You wanna see evolution in action? Just look at how movies and television have developed in tandem since the 1950s. When TV sprang up to challenge film, king of the entertainment jungle, film responded by going widescreen and Technicolor. When home entertainment hit back with the VCR, movies went gonzo with FX extravaganzas that demanded to be seen on a big screen. So TV got bigger and wider and added surround sound and the digital goodness of DVD. So movies got even bigger -- think IMAX -- and even more spectacularly overblown with noise and color and CGI, and marketed even more as events, something not to be missed opening weekend. You don't want to be the one dork who hasn't seen Super Awesome Movie Flick III: The Reckoning come Monday, do you?
But evolution isn't smart: it merely reacts to immediate pressures. Which is how we ended up with peacocks that can barely support the weight of their gorgeous tailfeathers, and T. rexes with ridiculously tiny and useless arms. Which is how we ended up with movies like Spider-Man 3, rumored to have cost as much as $350 million on production alone, making it by far the most expensive movie ever made. (It's almost impossible to see how it won't be wiped out by a metaphoric meteor.)
How do you compete with that? You do like our dinosaur-era ancestors did: you get small, you scurry around the edges, you scratch out a living in a niche too small for the big guys to care about. Which is how we get lovely little films like Diggers, and more importantly, how we get the clever marketing of lovely little films like Diggers.
You should see this movie -- you should. A bittersweet, wickedly wry drama about the inevitability of change from Ken Marino and director Katherine Dieckmann, it features a terrific cast of smart comic actors -- Paul Rudd, Lauren Ambrose, Ron Eldard, Josh Hamilton, Sarah Paulson, Maura Tierney -- being, for the most part, pretty serious. And they're all doing some of their most impressive work yet as the working-class, small-town society of fishermen and clam diggers on the East End of Long Island in the mid 1970s facing corporate encroachment on their waters, the death of parents and the birth of children, all that complicated life stuff. (It's also a wonderfully evocative reproduction of the place and time on a budget considerably less than $350 million. I'd be shocked if Diggers cost one percent of that.)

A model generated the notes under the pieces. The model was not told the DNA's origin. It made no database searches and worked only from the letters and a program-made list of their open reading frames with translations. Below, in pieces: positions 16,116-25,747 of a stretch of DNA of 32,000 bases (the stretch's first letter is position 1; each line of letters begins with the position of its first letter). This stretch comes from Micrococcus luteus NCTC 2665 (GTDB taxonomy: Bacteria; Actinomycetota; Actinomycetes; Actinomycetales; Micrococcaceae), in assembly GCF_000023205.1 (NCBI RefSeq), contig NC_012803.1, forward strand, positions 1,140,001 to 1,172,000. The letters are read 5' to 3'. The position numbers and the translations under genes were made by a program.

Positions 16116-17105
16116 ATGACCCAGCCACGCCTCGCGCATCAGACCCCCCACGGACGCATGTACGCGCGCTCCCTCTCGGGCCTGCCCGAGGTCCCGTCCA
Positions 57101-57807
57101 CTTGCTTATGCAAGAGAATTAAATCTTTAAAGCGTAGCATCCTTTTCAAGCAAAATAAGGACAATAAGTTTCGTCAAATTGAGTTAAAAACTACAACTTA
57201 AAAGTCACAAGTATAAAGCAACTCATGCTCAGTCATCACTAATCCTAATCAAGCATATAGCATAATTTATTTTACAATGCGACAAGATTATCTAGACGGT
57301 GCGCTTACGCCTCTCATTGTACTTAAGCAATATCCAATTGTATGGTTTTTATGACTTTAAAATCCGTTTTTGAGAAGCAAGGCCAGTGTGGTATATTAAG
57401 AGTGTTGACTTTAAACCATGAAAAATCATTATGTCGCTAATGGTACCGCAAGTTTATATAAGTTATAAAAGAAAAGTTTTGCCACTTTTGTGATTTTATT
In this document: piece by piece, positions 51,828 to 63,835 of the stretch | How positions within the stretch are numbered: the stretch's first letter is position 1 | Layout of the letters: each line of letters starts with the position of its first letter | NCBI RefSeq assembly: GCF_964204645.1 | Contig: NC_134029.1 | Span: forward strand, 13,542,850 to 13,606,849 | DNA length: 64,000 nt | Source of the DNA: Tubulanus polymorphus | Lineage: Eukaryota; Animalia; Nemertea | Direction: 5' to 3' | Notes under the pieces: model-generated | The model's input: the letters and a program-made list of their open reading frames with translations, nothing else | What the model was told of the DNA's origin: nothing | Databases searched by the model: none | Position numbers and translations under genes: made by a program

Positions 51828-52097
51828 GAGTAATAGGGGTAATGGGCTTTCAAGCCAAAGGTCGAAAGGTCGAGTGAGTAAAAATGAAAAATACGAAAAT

Surely, this is the kind of movie that gets lost in the glare coming off summer blockbusters, right? Not if you do what Magnolia Pictures did: it opened the film in limited release (17 venues) last Friday, April 27, and then immediately released it on DVD this Tuesday, May 1. Now, Diggers is far from the first film to have been released on this same day-and-date scheme, but it's the highest profile one yet, and I think it's a smart move: it's a quiet film that's going to appeal, for the most part, to an older, more thoughtful audience than will be flocking to see Spidey and his ilk. (Sometimes we old farts don't wanna fight the crowds of kids at the multiplex, ya know? Even those of us who love Spidey.) Its storytelling intimacy -- so totally the opposite of the gotta-see-it-on-the-big-screen flicks of the moment like 300 in IMAX -- is not diminished on the small screen, and in fact, there's a certain coziness to be had in curling up with a glass of wine or a mug of tea and a movie like Diggers.
Similarly, Snow Cake, featuring possibly the best performances ever from Alan Rickman and Sigourney Weaver, was also released on April 27 in a few theaters and as an on-demand selection of IFC in Theaters. (Watch it from the couch? Or from the crowd? You've got a choice.) We're gonna see more of this -- a lot more. How can we not? It's survival of the fittest out there.
MaryAnn Johanson (email me)
reviews, reviews, reviews! at FlickFilosopher.com